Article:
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Artifact uncovered at White Tower Park

Work stops pending full archeological assessment
Gibsons has located a significant Indigenous artifact but has more work to do to confirm where it originated.

In a Sept. 14 press release, the town announced that a five-centimetre-long triangular volcanic stone item described in an archeologist’s report as a “distal portion of a bifacial projectile point” had been uncovered. The item was unearthed Sept. 13, the first day of excavation work for a stormwater detention pond in White Tower Park, located behind the Gibsons Aquatic Centre. 

Work at the site was halted the same day and will not resume until a full archeological assessment takes place. Security fencing has been placed around the project area.

The report from In Situ Archaeology states the artifact “was located within a soil layer that had been highly disturbed and contained modern refuse, including bricks, glass, and asphalt pieces.” 

Dave Newman, Gibsons’ director of infrastructure services, told Coast Reporter that it’s unclear at this point whether that fill was deposited by a single party and whether it was all placed within a short time span.

“Staff will be using historical air photos to try to narrow down the approximate time that the fill was deposited, will be researching old files about the site and will be talking to current and retired staff who may be able to shed some light on the history of the site,” Newman said.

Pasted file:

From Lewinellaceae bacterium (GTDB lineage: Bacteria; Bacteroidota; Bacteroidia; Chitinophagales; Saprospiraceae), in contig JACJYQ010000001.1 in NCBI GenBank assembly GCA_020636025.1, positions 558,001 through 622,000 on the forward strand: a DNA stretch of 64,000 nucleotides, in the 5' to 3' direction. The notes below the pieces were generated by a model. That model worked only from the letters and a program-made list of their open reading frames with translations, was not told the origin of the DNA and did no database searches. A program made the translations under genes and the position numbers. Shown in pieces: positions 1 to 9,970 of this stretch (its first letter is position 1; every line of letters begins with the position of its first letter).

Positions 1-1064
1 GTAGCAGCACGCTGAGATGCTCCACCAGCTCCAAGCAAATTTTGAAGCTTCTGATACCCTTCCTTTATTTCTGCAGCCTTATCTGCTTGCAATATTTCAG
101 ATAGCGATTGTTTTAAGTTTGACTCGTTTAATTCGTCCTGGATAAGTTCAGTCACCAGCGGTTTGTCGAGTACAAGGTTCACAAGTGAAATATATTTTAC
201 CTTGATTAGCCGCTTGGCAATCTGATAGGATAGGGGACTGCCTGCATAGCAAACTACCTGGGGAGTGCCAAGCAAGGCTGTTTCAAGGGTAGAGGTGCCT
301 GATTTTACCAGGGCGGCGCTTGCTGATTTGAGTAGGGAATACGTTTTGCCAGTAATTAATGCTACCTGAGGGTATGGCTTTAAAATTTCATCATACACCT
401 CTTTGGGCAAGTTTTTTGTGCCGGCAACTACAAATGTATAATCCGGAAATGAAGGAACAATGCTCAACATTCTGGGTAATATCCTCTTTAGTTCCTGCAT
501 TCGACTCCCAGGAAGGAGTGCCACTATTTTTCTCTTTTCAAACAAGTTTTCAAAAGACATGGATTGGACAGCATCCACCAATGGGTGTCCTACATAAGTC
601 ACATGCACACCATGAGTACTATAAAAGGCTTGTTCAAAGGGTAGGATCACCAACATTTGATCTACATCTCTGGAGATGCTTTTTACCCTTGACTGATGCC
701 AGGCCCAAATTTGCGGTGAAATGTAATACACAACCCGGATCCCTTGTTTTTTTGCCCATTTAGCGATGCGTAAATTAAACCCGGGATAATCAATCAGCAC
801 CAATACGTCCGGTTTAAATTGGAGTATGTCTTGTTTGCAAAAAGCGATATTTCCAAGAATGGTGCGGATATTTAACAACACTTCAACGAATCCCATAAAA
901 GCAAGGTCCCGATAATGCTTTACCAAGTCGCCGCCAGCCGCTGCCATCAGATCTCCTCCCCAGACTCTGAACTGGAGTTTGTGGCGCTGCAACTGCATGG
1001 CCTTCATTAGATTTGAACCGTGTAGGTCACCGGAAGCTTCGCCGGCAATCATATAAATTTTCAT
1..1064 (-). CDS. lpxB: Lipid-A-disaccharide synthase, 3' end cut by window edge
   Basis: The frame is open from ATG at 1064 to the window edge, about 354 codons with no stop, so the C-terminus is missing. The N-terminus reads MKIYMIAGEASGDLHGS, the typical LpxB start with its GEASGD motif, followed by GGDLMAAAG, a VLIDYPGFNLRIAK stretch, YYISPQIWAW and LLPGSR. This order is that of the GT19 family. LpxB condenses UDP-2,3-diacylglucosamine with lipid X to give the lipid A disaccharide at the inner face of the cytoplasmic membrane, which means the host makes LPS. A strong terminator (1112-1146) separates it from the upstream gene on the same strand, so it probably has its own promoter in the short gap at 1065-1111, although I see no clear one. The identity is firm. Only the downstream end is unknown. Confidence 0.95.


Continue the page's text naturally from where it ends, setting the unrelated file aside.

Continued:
The excavation site in the park was not previously identified as one of archeological significance. At the request of the Skwxwú7mesh Úxwumixw (Squamish Nation), the town had archeologists monitoring the work when the discovery was made. The town has consulted with the nation since starting the design phase for the pond and the two parties will continue to engage on appropriate next steps.

“We’re happy to work through this process and see if there are any additional materials there,” said Mayor Bill Beamish.

In July 2020, the town was awarded a federal-provincial grant of $955,000 to construct an additional storm water pond at White Tower Park. Newman wrote in an email that the cost of the full archeological assessment has not been determined but that there is a contingency fund within the budget for the project.

The work being done on the pond will reclaim wetland for storage of runoff water and help protect approximately two kilometers of Charman Creek’s natural watercourse and habitats. This is intended to help manage flood risk to downstream infrastructure and properties. The project will also add outdoor recreational space, as the site will be fully landscaped with native plant species and include walking trails.  

Beamish said the discovery of the artifact may help the town move forward on investigating White Tower Park as a site for the establishment of British Columbia’s first Healing Forest. These forests are part of a national initiative that encourages communities to create green spaces to honour residential school victims, survivors, and their families, as well as murdered and missing Indigenous women and girls, and First Nations children who have been removed from their families.